View from the drinks reception balcony

View from the drinks reception balcony

I can’t complain!

More information on the winners is available on the Remote Employment site.

awards-winner (2)

I Want it Now: The Real Time Web

The best things come to those who wait

We’ve all said it but when it comes to the Internet very few of us believe it to be true. We want it now, and often even earlier. AJAX has made our web pages instantly responsive to clicks and now the real-time Web will make our communications instant too.

What is it?

Real-time Web, or ‘now media’ as some people prefer to call it is the next big thing on the Internet. If you want an easy explanation of what it actually is then you’ll be disappointed. Even the Wikipedia entry isn’t up to much, defining it as “the concept of searching for and finding information online as it is produced“, and leaving it at that. It is like many other Internet phenomena in that the term means different things to different people.

The read write web have just published a series of primers covering the main aspects of real-time Web:

1. is a new form of communication,
2. creates a new body of content that is largely public.
3. is real time
4. is public and has an explicit social graph associated with it,
5. carries an implicit model of federation.

As they explain “quite a bit of effort is being made on storing, slicing, dicing, and disseminating information as quickly as possible“. It seems people really do (as those famous Queen lyrics say) want it all and want it now.

Twitter

Twitter is currently the biggest application mentioned when it comes to the real-time web. It’s success has been huge (with over 44.5 million users in June 2009) and much of this is down to its real-time search. Friendfeed is another highly popular social Web site that also offers real-time content chasing.

In an O’Reilly broadcast from late 2008 on the real-time Web Brian Lesser commented that none of the tools currently available allowed users to solve the real-time collaboration problem of being able to simultaneously work on things.

To accomplish this I think we need to get away from the idea that we should share and synchronize files or application windows and look at real-time sharing of data models within the browser.

Maybe Google Wave holds the key.

Google Wave

Users create a ‘wave’, which is very much like a conversation on a particular topic (or an email or message board thread). To this wave they can add users, documents and ideas. The users can then collaboratively edit the resources and create spin off waves. All activity is ‘recorded’ and you can choose to playback a wave to see how it was created. The aim is a more free-flowing, informal and linked form of communication.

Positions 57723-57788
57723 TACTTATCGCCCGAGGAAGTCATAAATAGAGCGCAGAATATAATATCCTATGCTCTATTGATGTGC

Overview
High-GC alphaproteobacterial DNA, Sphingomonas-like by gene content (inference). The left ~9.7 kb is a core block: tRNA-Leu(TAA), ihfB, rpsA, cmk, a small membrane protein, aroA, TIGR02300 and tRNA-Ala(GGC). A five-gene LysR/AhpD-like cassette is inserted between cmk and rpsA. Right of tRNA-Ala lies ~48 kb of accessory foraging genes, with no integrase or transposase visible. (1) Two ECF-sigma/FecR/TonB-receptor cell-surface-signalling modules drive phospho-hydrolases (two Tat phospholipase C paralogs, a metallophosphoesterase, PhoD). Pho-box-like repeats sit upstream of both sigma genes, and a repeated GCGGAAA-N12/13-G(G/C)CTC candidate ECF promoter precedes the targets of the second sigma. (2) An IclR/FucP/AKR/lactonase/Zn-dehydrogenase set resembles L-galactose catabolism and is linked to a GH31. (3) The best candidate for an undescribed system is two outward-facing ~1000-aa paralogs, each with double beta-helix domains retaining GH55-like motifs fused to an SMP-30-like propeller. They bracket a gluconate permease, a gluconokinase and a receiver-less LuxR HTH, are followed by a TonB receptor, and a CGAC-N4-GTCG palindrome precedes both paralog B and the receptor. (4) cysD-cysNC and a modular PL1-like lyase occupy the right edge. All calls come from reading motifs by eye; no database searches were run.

Now for the real real-time part: When you are typing each character actually appears on other user’s screens as you enter it. Very impressive.

Google Wave isn’t available for us all to use yet and in the meantime Google continue to slave away looking for the holy grail that is real-time search. They openly admit it isn’t an easy nut to crack. The new body of data that is now available for search engines to mine is very different from the more static information that previously made up the Web. However it is this new, immediate data that people want to search. Every time a news story breaks people want to be able to find the very latest information and only real-time will do.

Implications for us

So what does the real-time Web have to offer us remote workers? Well change in communication techniques effects us all, especially those of us who rely so heavily on digital forms of communication. Indexed and availability of content will ultimately make our lives a lot easier but perhaps expectations will also be raised as a result. As Veruca Salt (the nasty little girl from Charlie and the Chocolate Factory) discovered, sometimes there is a price to pay for wanting it now!

If you want to see the real-time Web in action have a look at FriendFeed, Facebook’s Immediate Notifications or Five Sites that Let You Experience the Real-Time Web Today.

Searching Resources using Google Custom Search

Since I set up the Remote Worker blog last year I’ve been bookmarking all the resources I’ve found relating to remote working on delicious. I currently have 169 resources tagged with remoteworking.

At the moment people can access these resources in two ways: the 5 most recent pages are pulled by RSS feed into the right hand side bar of this blog or people can browse the links using my delicious tag.

Neither of these offers many opportunities and what I’d really like is a way for people to ‘mine’ the resources.

Google Custom Search

custom_search_logo_betaAfter mentioning the bookmarked resources on Twitter Andy Powell suggested I have a look at Google Custom Search (CSE) which allows you to “create a customized search experience for your own website“. The key for me was that it allows you to “automatically search across links, bookmarks or blogrolls by creating a custom search engine on the fly“.

The WordPress Dilema

The big problem here is that it isn’t straight forward adding javascript to a wordpress page on WordPress.com. In fact it’s pretty tricky. My coding skills (practically zero) just aren’t up to it.

Although there are a number of sites offering you help replacing your wordpress search with Google Custom search (something I don’t want to do), there are not many that offer you help in ading a search to a post or page.

Linking Delicious and Google